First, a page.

Thousands of Muslim-majority Rohingya encircled by hostile Buddhists in Rathedaung are pleading for a secure way out.
Amnesty International has initiated an online campaign and petition calling for people’s support to stop India’s plan to deport thousands of Rohingya refugees living across India.
Characterising Rohingya refugees and asylum-seekers as illegal immigrants and deeming them “security threats” will expose them to grave risks if forcibly returned, the rights group said on Monday, while pushing the #istandwithrohingyarefugees campaign online.
Last week, India’s government said it had evidence showing that some Rohingya in the country have ties to “terror organisations” and pose a security threat that justifies a mass deportation of the approximately 40,000 Rohingya.
“In terms of India’s position, it is their legal and moral obligation to not allow the expulsion from happening,” Arijit Sen, project manager at Amnesty International India, told Al Jazeera.
“They have been in India for a while, taking small steps, living their lives with dignity. If India has any security concerns, they should understand that not all of them can be viewed through one lens.
“These people are in danger back in Myanmar and need support.”
India’s Supreme Court is hearing an appeal lodged on behalf of Rohingya against the deportation plan proposed by Prime Minister Narendra Modi’s Hindu nationalist government.
Al Jazeera tried to reach out to the ruling party office for a comment but a spokesperson declined to speak on the issue.
A majority of the Rohingya are Muslim, who have often been described as “the world’s most persecuted minority”.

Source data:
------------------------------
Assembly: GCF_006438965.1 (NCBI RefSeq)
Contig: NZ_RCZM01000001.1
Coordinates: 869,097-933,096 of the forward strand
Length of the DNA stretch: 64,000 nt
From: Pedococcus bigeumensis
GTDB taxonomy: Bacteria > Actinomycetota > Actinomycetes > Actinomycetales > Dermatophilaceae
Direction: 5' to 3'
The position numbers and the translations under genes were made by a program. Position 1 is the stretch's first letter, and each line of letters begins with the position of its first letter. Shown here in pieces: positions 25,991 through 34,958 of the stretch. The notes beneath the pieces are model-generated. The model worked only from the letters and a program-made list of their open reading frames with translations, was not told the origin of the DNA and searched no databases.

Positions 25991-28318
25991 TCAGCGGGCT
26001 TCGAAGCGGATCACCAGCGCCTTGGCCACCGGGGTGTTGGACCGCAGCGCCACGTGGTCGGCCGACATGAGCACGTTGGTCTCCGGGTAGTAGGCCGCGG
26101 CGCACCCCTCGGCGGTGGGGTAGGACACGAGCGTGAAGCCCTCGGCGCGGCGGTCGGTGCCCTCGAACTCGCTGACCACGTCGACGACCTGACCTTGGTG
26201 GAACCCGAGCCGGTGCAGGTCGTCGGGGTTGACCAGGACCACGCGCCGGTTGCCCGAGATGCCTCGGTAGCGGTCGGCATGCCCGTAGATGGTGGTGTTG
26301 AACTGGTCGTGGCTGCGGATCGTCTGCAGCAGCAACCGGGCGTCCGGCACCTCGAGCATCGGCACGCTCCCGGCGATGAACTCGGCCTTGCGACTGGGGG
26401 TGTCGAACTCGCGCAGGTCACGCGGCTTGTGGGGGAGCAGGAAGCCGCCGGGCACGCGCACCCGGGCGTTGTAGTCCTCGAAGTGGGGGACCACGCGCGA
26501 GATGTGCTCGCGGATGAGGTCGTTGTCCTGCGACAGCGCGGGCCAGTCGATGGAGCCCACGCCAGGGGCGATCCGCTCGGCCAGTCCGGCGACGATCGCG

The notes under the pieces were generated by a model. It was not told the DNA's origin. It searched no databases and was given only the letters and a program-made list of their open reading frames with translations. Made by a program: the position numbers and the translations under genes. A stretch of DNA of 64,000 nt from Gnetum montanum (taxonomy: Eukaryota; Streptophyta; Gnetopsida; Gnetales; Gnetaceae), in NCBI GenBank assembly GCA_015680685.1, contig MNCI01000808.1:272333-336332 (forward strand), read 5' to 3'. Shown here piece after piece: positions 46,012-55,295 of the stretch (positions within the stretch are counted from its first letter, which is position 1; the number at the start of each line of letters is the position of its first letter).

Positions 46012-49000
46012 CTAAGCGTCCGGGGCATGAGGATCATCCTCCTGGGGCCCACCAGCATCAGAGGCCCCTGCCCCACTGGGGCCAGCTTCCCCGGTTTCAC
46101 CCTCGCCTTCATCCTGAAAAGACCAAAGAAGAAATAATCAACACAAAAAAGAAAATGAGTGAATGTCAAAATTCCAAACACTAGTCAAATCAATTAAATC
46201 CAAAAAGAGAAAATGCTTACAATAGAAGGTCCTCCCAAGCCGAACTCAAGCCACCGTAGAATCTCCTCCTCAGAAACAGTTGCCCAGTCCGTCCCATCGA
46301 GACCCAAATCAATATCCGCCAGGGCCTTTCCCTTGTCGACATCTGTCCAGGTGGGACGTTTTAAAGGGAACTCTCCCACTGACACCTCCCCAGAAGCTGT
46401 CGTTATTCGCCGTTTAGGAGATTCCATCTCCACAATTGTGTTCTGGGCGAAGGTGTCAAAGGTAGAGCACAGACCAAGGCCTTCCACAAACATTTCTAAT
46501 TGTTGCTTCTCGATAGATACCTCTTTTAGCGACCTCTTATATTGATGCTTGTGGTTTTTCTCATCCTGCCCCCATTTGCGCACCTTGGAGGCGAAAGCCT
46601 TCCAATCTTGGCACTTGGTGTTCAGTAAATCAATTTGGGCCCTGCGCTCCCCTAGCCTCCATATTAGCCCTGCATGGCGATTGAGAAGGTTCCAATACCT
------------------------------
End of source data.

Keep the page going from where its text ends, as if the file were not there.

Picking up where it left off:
They have lived for centuries in the Buddhist-majority Myanmar, where they have faced growing violence, with hundreds of thousands being forced to flee to neighbouring countries.
The Rohingya are denied citizenship in Myanmar and regarded as “illegal immigrants”, despite claiming roots that date back centuries.
More than 800,000 Rohingya currently live in Bangladesh, nearly 600,000 arrived in the last year.
In a previous Al Jazeera story, Rohingya refugees in India said they were being targeted because they were Muslim.
“It fits into the larger policy that any Hindu coming from anywhere is welcome and can get a long-term visa, but if a Muslim is coming then there is a difficulty,” Mohammad Haroon, who runs a small grocery store, told Al Jazeera.
Rights activists have criticised the government over a controversial citizenship law that includes a provision for welcoming refugees facing persecution. This provision specifies “Hindus, Sikhs, Buddhists, Jains, Parsis and Christians from Afghanistan, Bangladesh and Pakistan”, but notably excludes Muslims.
“The Citizen Amendments Bill allowed persecuted people from the Hindu, Sikh and Buddhist faiths to get Indian citizenship, but Muslims were not allowed even if they were persecuted,” Apoorvanand Jha, an academic and activist based in the Indian capital, New Delhi, had told Al Jazeera.
Modi visited Myanmar in the first week of September – his second visit in three years – and held talks with Aung San Suu Kyi in the capital Nay Pyi Taw.
A joint statement issued at the end of their talks failed to mention the brutal military crackdown on the Rohingya.